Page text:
If there’s one thing that’s become more critical in traditional publishing, it’s a distinctive voice. A successful manuscript is one that you can spot from thousands after just the first line—you’d never confuse J. D. Salinger’s voice with Virginia Woolf’s (think Catcher in the Rye vs. A Room of One’s Own). Developing style in your writing captures the reader’s attention from the onset and builds a world that is fresh and unique. Plot is crucial, but only writers with both in their arsenals can achieve a manuscript that lives up to the reader’s expectations.
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In this online exclusive we ask publishing professionals to share advice, anecdotes, insights, and suggestions for books, movies, music, and more. We see this as a place for writers to turn to for new ways of thinking about their writing and the business of books.
I knew all about Fun Home, the graphic memoir by Alison Bechdel, when Harcourt joined Houghton in 2008 and her editor Deanne Urmy became my colleague. But I’d never actually read it. With the excuse of it now being homework, I dived in; when I emerged I started recommending it to every author and have never stopped.
No matter what job I’ve had in publishing—I’ve been a magazine editor, a critic, a bookseller, and now an acquiring editor—I am regularly asked the same questions: What’s going to be the next trend in books? What should I write to fit that trend? And my answer, from all of my perspectives, is always the same: If I could tell you what the next trend is going to be, I’d be a wealthy retired person living on a magical island.
I reread Anne Lamott’s Bird by Bird: Some Instructions on Writing and Life every five years or so, but my Bird by Bird advice has to do with reading, not writing. I’m always surprised when aspiring writers blithely proclaim that they don’t read much contemporary fiction! I remember years ago at the Bread Loaf Writers’ Conference when a show of hands with a group of short stories writers revealed that about two people had bought a short story collection in years and that the writers didn’t really read short stories! So my advice is read. Read voraciously.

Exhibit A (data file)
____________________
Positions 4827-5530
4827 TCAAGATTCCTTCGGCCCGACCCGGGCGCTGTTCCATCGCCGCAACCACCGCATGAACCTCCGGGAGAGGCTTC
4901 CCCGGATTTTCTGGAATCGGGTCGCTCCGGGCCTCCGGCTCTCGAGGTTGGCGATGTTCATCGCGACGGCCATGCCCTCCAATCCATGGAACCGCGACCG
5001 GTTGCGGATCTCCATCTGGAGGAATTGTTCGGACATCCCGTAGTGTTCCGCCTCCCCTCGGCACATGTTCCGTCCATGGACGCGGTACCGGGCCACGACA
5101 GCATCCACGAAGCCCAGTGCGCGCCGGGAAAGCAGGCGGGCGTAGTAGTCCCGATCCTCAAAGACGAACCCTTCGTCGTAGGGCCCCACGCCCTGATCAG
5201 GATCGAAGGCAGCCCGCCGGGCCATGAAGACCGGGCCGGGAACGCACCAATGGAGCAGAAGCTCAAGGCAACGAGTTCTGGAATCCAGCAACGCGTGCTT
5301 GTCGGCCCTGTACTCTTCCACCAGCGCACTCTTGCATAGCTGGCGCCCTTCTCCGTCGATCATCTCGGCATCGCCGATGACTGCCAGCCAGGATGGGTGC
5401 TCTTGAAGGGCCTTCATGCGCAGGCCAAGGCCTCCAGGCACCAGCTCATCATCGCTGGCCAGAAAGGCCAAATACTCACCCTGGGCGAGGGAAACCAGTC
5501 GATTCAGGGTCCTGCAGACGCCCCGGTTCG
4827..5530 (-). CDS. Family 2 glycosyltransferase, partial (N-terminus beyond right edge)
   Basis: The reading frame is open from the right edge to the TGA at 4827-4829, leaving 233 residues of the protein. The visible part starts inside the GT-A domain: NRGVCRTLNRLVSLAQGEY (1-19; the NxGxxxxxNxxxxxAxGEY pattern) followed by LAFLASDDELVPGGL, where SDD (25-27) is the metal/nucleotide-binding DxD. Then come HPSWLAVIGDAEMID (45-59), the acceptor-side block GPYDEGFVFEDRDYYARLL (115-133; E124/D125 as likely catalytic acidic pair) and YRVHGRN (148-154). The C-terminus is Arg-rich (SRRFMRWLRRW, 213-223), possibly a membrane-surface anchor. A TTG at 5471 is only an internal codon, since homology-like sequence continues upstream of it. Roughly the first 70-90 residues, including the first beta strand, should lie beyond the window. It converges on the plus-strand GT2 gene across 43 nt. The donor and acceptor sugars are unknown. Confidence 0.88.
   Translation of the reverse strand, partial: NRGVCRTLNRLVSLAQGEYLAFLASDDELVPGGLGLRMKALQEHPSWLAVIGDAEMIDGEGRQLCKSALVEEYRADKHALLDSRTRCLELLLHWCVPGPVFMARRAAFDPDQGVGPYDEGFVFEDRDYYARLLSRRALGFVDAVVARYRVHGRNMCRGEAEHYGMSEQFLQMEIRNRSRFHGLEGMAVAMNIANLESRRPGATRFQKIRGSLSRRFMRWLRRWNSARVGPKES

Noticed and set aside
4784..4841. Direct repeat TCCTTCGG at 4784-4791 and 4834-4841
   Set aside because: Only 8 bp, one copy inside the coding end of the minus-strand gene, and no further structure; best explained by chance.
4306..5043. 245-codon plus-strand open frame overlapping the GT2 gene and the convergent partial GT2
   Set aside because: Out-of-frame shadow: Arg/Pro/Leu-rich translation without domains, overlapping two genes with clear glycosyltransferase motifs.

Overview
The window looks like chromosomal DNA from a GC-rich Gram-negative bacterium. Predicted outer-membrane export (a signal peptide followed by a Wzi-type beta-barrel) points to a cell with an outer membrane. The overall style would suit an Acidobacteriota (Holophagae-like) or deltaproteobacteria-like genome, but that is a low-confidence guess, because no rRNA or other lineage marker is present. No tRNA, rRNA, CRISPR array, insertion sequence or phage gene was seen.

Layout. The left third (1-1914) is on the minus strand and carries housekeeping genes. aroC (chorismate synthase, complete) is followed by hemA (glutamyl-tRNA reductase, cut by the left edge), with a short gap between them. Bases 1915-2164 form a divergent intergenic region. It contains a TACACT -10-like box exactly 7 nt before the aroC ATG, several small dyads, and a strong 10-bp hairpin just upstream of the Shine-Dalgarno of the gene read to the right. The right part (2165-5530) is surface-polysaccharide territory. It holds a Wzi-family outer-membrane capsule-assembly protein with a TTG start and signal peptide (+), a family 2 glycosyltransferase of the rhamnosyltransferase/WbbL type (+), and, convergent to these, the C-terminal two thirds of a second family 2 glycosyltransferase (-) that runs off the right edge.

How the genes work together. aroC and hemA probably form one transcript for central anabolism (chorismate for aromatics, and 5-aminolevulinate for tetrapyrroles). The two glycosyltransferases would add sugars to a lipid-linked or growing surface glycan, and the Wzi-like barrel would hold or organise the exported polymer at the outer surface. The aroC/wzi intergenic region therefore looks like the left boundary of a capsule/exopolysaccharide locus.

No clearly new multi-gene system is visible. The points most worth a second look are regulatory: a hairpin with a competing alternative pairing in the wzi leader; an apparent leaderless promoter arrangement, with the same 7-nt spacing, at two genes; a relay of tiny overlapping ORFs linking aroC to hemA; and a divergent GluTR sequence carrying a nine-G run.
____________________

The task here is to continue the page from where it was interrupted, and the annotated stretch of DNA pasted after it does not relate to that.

I think we all get hung up on certain metrics, and for a lot of us it’s sales. For a writer, that’s a really hard one to use to determine success. After all, sales aren’t just elusive—as a writer they’re also mostly outside of your control. Publishing a book is typically a years-long process and most of the time it’s spent writing, revising, and interacting with agents, editors, and other publishing professionals.
Be able to say, in a sentence, what your book is about. By that I don’t mean the elevator pitch (giant man-eating shark attacks beach town) but rather the soul of the story. Then make sure this beating heart is on every page of your manuscript, whether it’s a twist-revealing moment or simple dialogue between two characters passing a shaker of salt back and forth.
On why she writes, Joan Didion has said: “I write entirely to find out what I’m thinking, what I’m looking at, what I see and what it means.
We are always—by our friends, our teachers, parents, the media—encouraged to “think big.” Frankly, I worry that there’s so much big thinking going on that we forget to think small. I mean small in a number of ways:
When I was a young girl in school there was a teacher who used to say, “Keep your head down and focus on your own work.” I’m pretty sure she was trying to dissuade us from cheating off of one another’s papers, but I think this saying applies equally well to maintaining sanity while pursuing a career as a writer.
There are many voices across the publishing industry and the wider culture telling writers to prepare themselves to be rejected. It is more important and more useful to tell writers to prepare themselves to be accepted. Understandably, there is a great deal of focus on just getting through the eye of the needle, but it is true that on the other side there awaits the real work of publishing the book. Two essential components of that work that can sometimes take writers by surprise are, first, how a publisher talks about and presents the book, and second, how an editor goes about editing it.